UNB/The News Today | October 18, 2006
Study suggests Bangladesh to ink FTAs with India, Pakistan
Experts, present at the conference, criticised the perception-based study
Bangladesh to sign Free Trade Agreements (FTAs) with India and Pakistan for mutual benefits, but it failed to identify what the FTAs would have in addition to South Asia Free Trade Area (SAFTA), reports UNB.
The European Commission funded the study, titled “Feasibility Study on Bilateral FTA within SAARC Region”, to contribute to efforts of the Ministry of Commerce to adopt a position on bilateral FTAs with India and Pakistan. It was released at a conference at Hotel Sheraton.
Experts, present at the conference, criticised the perception-based study, as it has not identified the issues of concerns need to be addressed while considering FTAs in addition to SAFTA.
“It (study) has also failed to address the impacts of FTAs on revenue and domestic industries,” Dr Mostafa Abid Khan of Bangladesh Tariff Commission told the conference.
He also wanted to see whether Bangladesh would be able to provide its SMEs sector with huge fund support like that of India to make its SMEs competitive as the study found.
Prof Ayubur Rahman Bhuiyan of Dhaka University and Sunirmal Ray from India presented their study findings at the conference held with Bangladesh Enterprise Institute executive chairman Farooq Sobhan in the chair.
Economists, academics, trade experts, trade body leaders and diplomats took part in the discussion.
India and Pakistan have proposed Bangladesh to have the FTAs for mutual benefits of the countries. But, Bangladesh has so far given no responsive to the separate proposals.
The Ministry of Commerce coordinated the study by private consulting firms from both home and abroad, aiming to have a decision in this regard.
The trade experts were apparently in favour of the FTAs, but expressed doubt on the prospect of the FTAs, particularly with India with special reference to the much-talked-about non-tariff barriers by India and the experience of SAPTA and the SAFTA, which yielded almost nothing.
On NTBs, Prof Abu Ahmed of Dhaka University pointed out that no Bangladeshi business house has an office in India, but Indian business houses have many offices in Bangladesh.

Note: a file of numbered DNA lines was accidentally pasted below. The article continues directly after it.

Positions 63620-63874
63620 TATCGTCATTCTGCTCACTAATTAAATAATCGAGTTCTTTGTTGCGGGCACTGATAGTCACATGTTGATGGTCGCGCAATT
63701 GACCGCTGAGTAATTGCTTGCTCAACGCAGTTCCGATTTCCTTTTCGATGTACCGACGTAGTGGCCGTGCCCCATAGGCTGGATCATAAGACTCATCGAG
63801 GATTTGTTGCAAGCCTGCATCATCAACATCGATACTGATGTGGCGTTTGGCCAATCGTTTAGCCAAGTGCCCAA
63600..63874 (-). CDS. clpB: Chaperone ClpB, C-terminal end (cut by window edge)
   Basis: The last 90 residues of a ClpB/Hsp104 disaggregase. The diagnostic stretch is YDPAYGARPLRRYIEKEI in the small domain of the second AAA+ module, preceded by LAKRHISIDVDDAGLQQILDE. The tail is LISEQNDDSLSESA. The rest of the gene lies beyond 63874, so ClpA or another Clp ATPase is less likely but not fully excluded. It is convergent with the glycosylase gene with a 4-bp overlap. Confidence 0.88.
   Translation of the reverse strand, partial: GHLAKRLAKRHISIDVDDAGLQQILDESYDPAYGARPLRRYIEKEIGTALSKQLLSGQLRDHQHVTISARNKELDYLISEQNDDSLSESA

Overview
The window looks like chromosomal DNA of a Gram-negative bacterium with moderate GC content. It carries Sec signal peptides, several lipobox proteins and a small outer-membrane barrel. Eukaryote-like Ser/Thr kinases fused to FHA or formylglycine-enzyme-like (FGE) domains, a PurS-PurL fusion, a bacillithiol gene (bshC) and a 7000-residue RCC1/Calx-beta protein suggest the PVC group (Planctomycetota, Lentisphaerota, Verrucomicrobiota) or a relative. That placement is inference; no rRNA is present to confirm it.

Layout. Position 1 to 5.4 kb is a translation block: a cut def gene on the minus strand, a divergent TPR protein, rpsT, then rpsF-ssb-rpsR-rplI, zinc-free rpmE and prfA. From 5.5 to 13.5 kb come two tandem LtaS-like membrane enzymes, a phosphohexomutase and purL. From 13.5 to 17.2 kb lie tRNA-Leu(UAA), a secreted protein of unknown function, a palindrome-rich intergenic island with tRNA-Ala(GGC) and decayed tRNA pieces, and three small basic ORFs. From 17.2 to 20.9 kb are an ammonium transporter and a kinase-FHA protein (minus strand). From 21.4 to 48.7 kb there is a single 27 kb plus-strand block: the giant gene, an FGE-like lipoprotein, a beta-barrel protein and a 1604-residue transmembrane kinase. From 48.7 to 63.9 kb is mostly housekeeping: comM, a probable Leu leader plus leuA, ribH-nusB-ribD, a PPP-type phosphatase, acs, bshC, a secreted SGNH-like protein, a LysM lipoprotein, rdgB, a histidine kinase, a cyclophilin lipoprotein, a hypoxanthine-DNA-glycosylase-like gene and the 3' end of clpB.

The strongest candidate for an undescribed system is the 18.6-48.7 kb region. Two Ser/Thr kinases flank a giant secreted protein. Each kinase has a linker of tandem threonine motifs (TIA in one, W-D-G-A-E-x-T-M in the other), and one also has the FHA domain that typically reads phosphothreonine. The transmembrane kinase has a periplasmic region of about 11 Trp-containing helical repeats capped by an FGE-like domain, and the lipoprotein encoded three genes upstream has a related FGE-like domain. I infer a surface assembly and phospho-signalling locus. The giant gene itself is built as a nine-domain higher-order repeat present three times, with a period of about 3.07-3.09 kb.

He stressed the need for taking initiatives by the Indian side to remove the bottlenecks if they really want to have FTA with Bangladesh. “I think we’re ready to accept it (FTA),” he said, emphasising that Bangladesh should go for FTAs, or else, the country would be lagging behind.
Former commerce secretary Sohel Ahmed made another reference on NTBs that Bangladesh has developed its Banglabandha land customs station to facilitate trade, but India has done nothing in Fulbari on the other side of Banglabandha.
He added that the Banglabandha LCS has now become virtually dysfunctional. “Please take note of it while considering FTAs,” he added.
Economic Minister at the high Commission of India in Bangladesh TN Srivastava, however, said there are many institutional arrangements already set up to deal with the issues and things were progressing now.
Commercial Counselor in the Pakistan High Commission in Bangladesh Rubina Shah invited Bangladesh to inform them about any NTBs, other than drug licensing, so that they could solve the problems.
CPD research director Dr Mustafizur Rahman suggested identifying products to be able to compete in the markets of India and Pakistan before considering the free trade agreements.
“The market is already indicating that we’ve comparative advantage,” he said. He, however, stressed the need for addressing the NTBs by dividing them into categories as well as strengthening supply side capacities.
About the prospect of FTAs, he questioned the prospect of SAFTA as it has got a very long negative list of products.
The trade expert also suggested not to see the Indian market as a single one but to consider state-wise for selecting products of Bangladesh’s export interest.
They study report said despite high tariffs, Indian exporters were successfully competing in Bangladesh market. In a free trade situation, they would enjoy a substantial price advantage.
On the positive side, it said, duty-free import from India would create economic welfare benefits in the form of lower prices or better quality and services for Bangladesh.
“These welfare benefits will considerably exceed the economic welfare losses of Bangladesh producers,” it added. The report also favoured FTA with Pakistan as Bangladesh has little to lose but much to gain from the FTA.